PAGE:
Symptom screening for active tuberculosis in pregnant women living with HIV

Post Date: 
2019-01-24
Publication: 
Cochrane Database of Systematic Reviews
Summary: 

This is a protocol for a Cochrane Review (Diagnostic test accuracy). The objectives are as follows: To assess the accuracy of the four-symptom screen (cough, fever, night sweats, or weight loss) for identifying active TB in pregnant PLHIV who are screened in an outpatient or community setting. To investigate potential sources of heterogeneity of the accuracy of the four-symptom screen between studies including: ART status, CD4 cell count, gestational age, pregnancy stage (pregnancy vs. postpartum), screening test definition of cough (any cough vs. cough greater than 2 weeks).To describe the accuracy of single symptoms included within the four-symptom screen, additioal symptoms or symptom combinations, for identifying active TB in pregnant PLHIV. For example, additional symptoms may include failure to gain weight or fatigue.

Citation: 
LaCourse SM, Cranmer LM, Bekker A, Steingart KR, Black D, Horne DJ, Oren E, Pals S, Modi S, Mathad J. Symptom screening for active tuberculosis in pregnant women living with HIV. Cochrane Database Syst Rev. 2018;2018(1). pii: CD012934. DOI: 10.1002/14651858.CD012934. PMCID: PMC5997280.
Collaborators: 
  • Department of Medicine, Division of Allergy and Infectious Diseases, University of Washington, Seattle, Washington, USA.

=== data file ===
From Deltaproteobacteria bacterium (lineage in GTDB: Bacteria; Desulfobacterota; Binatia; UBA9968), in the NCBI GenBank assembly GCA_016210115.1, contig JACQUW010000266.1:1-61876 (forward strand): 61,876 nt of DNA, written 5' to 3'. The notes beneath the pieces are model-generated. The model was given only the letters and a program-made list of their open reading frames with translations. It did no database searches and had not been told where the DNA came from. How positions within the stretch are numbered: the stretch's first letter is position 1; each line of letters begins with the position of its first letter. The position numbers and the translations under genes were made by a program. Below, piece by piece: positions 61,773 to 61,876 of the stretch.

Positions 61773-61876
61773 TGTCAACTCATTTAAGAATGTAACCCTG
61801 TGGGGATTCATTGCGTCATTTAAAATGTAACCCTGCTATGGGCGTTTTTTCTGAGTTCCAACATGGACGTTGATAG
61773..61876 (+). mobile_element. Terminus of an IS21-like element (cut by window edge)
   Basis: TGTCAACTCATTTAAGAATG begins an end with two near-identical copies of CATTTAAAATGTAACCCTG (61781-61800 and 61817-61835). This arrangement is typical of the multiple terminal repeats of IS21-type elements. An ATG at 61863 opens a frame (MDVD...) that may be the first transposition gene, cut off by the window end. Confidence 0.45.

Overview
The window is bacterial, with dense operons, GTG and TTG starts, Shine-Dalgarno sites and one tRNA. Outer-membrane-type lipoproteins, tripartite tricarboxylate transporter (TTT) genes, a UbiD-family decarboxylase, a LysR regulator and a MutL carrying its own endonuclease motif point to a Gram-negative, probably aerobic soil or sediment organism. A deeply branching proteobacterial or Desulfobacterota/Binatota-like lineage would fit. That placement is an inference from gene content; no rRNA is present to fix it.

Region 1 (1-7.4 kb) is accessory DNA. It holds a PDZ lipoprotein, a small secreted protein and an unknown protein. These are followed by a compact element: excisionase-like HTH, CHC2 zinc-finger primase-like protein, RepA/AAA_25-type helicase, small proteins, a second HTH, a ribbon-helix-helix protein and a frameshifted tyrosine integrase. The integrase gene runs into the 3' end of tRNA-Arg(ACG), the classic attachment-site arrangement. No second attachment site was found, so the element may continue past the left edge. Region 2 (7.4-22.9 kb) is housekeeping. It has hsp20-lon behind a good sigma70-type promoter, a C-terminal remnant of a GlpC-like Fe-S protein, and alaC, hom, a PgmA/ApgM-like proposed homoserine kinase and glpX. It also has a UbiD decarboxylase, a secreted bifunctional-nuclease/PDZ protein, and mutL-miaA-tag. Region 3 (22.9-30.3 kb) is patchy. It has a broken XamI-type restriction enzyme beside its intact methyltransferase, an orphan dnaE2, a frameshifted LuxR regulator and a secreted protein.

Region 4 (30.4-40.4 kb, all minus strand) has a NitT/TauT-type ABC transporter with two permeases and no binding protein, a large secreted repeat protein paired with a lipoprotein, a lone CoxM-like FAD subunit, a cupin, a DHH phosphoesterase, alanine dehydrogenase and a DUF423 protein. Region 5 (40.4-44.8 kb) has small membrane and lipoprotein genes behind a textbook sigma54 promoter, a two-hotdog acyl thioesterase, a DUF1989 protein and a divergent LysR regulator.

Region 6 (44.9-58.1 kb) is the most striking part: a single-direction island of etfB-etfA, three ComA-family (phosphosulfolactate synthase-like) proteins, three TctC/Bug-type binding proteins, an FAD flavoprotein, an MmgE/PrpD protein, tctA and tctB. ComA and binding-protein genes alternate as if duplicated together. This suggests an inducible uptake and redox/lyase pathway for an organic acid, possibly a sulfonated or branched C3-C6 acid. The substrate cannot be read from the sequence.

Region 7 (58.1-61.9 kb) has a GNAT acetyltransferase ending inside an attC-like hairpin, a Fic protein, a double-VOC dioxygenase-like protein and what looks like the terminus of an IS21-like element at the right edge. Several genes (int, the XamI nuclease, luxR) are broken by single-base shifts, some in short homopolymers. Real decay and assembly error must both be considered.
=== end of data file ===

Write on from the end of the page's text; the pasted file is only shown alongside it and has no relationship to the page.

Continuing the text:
• Department of Pediatrics, Emory University School of Medicine and Children's Healthcare of Atlanta, Atlanta, Georgia, USA.
  • Department of Paediatrics, Stellenbosch University, Cape Town, South Africa.
  • Cochrane Infectious Diseases Group, Liverpool School of Tropical Medicine, Liverpool, UK.
  • Department of Epidemiology, University of Washington, Seattle, Washington, USA.
  • Department of Medicine, Division of Pulmonary and Critical Care Medicine, and Firland Northwest TB Center, University of Washington, Seattle, WA, USA.
  • Division of Epidemiology and Biostatistics, San Diego State University, San Diego, California, USA.
  • Division of Global HIV and Tuberculosis, Center for Global Health, US Centers for Disease Control and Prevention (CDC), Atlanta, Georgia, USA.
  • Department of Medicine, Division of Infectious Diseases, Center for Global Health, Weill Cornell Medical College, New York, USA.